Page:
Summary of the safety profile: Adult population with MDS, CMML and AML (20-30% marrow blasts): Adverse reactions considered to be possibly or probably related to the administration of Vidaza have occurred in 97 % of patients.
The most common serious adverse reactions included febrile neutropenia and anaemia. Other serious adverse reactions included infections such as neutropenic sepsis and pneumonia (some with fatal outcome), thrombocytopenia, hypersensitivity reactions and haemorrhagic events (e.g. cerebral haemorrhage, gastrointestinal haemorrhage and intracranial haemorrhage.
The most commonly reported adverse reactions with azacitidine treatment were haematological reactions including thrombocytopenia, neutropenia and leukopenia (usually Grade 3-4), gastrointestinal events including nausea, vomiting (usually Grade 1-2) or injection site reactions (usually Grade 1-2).
Adult population aged 65 years or older with AML with > 30% marrow blasts: The most common serious adverse reactions in the azacitidine treatment arm included febrile neutropenia, pneumonia, and pyrexia. Other less frequently reported serious adverse reactions in the azacitidine treatment arm included sepsis, anemia, neutropenic sepsis, urinary tract infection, thrombocytopenia, neutropenia, cellulitis, dizziness and dyspnoea.
The most commonly reported adverse reactions with azacitidine treatment were gastrointestinal events, including constipation, nausea, and diarrhoea, (usually Grade 1-2), general disorders and administration site conditions including pyrexia (usually Grade 1-2) and haematological events, including febrile neutropenia and neutropenia, (usually Grade 3-4).
Tabulated list of adverse reactions: Table 3 as follows contains adverse reactions associated with azacitidine treatment obtained from the main clinical studies in MDS and AML and post marketing surveillance.
Adverse reactions are presented in the table as follows according to the highest frequency observed in any of the main clinical studies. (See Table 3.)
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Description of selected adverse reactions: Haematologic adverse reactions: The most commonly reported haematological adverse reactions associated with azacitidine treatment include anaemia, thrombocytopenia, neutropenia, febrile neutropenia and leukopenia, and were usually Grade 3 or 4. There is a greater risk of these events occurring during the first 2 cycles, after which they occur with less frequency in patients with restoration of haematological function. Most haematological adverse reactions were managed by routine monitoring of complete blood counts and delaying azacitidine administration in the next cycle, prophylactic antibiotics and/or growth factor support (e.g. G-CSF) for neutropenia and transfusions for anaemia or thrombocytopenia as required.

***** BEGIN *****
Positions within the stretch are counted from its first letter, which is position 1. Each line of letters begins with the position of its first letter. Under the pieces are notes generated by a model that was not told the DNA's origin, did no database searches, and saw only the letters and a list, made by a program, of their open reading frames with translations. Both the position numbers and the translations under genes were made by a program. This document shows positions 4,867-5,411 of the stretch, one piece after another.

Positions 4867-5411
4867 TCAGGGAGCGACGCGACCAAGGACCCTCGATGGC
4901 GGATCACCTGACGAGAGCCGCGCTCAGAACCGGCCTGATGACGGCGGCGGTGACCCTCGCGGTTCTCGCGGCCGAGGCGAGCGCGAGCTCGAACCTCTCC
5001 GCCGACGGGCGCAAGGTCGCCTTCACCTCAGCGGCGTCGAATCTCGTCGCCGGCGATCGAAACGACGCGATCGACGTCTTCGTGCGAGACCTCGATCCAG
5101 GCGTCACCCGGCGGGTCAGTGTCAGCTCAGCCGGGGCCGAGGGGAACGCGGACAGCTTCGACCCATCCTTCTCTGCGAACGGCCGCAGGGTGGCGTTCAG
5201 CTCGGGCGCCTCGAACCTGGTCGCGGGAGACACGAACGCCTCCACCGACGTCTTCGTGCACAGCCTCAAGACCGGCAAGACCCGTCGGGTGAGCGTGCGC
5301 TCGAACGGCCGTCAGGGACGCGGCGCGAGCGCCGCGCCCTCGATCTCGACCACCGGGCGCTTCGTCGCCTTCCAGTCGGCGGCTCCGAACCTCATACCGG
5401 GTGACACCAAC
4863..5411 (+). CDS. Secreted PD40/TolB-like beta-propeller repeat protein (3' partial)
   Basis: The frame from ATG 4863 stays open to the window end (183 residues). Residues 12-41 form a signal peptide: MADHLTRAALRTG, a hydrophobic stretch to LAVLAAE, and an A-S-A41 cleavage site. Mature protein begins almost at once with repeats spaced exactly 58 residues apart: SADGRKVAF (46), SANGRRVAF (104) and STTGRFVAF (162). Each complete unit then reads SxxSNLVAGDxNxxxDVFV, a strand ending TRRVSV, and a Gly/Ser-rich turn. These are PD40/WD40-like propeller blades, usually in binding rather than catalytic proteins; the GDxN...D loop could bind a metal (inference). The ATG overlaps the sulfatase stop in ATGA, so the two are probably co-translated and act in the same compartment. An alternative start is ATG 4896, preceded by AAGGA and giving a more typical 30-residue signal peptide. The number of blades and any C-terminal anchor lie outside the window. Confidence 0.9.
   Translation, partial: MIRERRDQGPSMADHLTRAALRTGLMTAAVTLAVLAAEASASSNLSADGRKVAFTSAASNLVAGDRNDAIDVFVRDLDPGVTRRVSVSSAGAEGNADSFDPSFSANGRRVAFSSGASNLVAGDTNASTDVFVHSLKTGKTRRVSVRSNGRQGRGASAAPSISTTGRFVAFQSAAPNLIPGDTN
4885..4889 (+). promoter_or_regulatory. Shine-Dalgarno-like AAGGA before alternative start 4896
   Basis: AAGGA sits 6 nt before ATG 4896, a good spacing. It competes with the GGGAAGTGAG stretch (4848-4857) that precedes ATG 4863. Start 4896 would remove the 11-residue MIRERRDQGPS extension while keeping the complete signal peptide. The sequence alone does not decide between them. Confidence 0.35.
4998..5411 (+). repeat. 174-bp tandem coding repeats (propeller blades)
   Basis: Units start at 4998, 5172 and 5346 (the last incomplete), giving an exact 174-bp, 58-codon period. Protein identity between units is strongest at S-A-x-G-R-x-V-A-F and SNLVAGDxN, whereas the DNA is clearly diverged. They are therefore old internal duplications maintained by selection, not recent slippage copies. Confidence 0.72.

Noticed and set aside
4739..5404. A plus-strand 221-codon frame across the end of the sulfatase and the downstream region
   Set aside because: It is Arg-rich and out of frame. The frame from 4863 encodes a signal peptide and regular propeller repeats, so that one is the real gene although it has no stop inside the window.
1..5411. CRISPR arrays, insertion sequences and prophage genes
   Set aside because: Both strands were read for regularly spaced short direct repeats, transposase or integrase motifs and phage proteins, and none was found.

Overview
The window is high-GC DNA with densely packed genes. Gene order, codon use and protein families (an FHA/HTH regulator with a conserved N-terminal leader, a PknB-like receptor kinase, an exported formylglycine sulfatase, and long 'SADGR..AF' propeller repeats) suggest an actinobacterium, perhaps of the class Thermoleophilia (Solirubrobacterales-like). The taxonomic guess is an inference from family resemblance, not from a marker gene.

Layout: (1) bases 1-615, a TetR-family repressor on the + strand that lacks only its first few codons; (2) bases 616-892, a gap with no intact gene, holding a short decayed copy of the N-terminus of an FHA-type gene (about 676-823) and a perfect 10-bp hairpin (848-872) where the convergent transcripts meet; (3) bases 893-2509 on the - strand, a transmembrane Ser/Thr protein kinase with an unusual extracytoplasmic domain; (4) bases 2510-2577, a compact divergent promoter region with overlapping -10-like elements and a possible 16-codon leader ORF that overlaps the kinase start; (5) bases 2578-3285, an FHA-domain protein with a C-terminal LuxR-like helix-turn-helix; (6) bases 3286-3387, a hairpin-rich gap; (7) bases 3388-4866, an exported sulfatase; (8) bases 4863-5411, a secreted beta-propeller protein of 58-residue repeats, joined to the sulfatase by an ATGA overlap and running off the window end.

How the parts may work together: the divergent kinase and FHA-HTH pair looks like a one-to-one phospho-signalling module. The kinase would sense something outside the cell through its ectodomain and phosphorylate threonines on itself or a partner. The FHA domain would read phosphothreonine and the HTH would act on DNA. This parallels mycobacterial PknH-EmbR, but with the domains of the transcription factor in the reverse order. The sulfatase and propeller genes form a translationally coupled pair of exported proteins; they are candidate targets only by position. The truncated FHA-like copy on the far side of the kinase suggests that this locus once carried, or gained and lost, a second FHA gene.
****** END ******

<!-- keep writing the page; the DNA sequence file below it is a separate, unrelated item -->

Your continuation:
Infections: Myelosuppression may lead to neutropenia and an increased risk of infection. Serious adverse reactions such as sepsis, including neutropenic sepsis, and pneumonia were reported in patients receiving azacitidine, some with a fatal outcome. Infections may be managed with the use of anti-infectives plus growth factor support (e.g. G-CSF) for neutropenia.
Bleeding: Bleeding may occur with patients receiving azacitidine. Serious adverse reactions such as gastrointestinal haemorrhage and intracranial haemorrhage have been reported. Patients should be monitored for signs and symptoms of bleeding, particularly those with pre-existing or treatment-related thrombocytopenia.
Hypersensitivity: Serious hypersensitivity reactions have been reported in patients receiving azacitidine. In case of an anaphylactic-like reaction, treatment with azacitidine should be immediately discontinued and appropriate symptomatic treatment initiated.
Skin and subcutaneous tissue adverse reactions: The majority of skin and subcutaneous adverse reactions were associated with the injection site. None of these adverse reactions led to discontinuation of azacitidine, or reduction of azacitidine dose in the pivotal studies. The majority of adverse reactions occurred during the first 2 cycles and tended to decrease with subsequent cycles. Subcutaneous adverse reactions such as injection site rash/inflammation/pruritus, rash, erythema and skin lesion may require management with concomitant medicinal products, such as antihistamines, corticosteroids and non-steroidal anti-inflammatory medicinal products (NSAIDs). These cutaneous reactions have to be distinguished from soft tissue infections, sometimes occurring at injection site. Soft tissue infections, including cellulitis and necrotising fasciitis in rare cases leading to death, have been reported with azacitidine in the post marketing setting.
Gastrointestinal adverse reactions: The most commonly reported gastrointestinal adverse reactions associated with azacitidine treatment included constipation, diarrhoea, nausea and vomiting. These adverse reactions were managed symptomatically with anti-emetics for nausea and vomiting; anti-diarrhoeals for diarrhoea, and laxatives and/or stool softeners for constipation.
Renal adverse reactions: Renal abnormalities, ranging from elevated serum creatinine and haematuria to renal tubular acidosis, renal failure and death were reported in patients treated with azacitidine.
Hepatic adverse reactions: Patients with extensive tumour burden due to metastatic disease have been reported to experience hepatic failure, progressive hepatic coma and death during azacitidine treatment.
Cardiac events: Patients with known history of cardiovascular or pulmonary disease showed a statistically significant increase in cardiac events in patients with newly diagnosed AML treated with azacitidine.
Elderly population: There is limited safety information available with azacitidine in patients ≥85 years.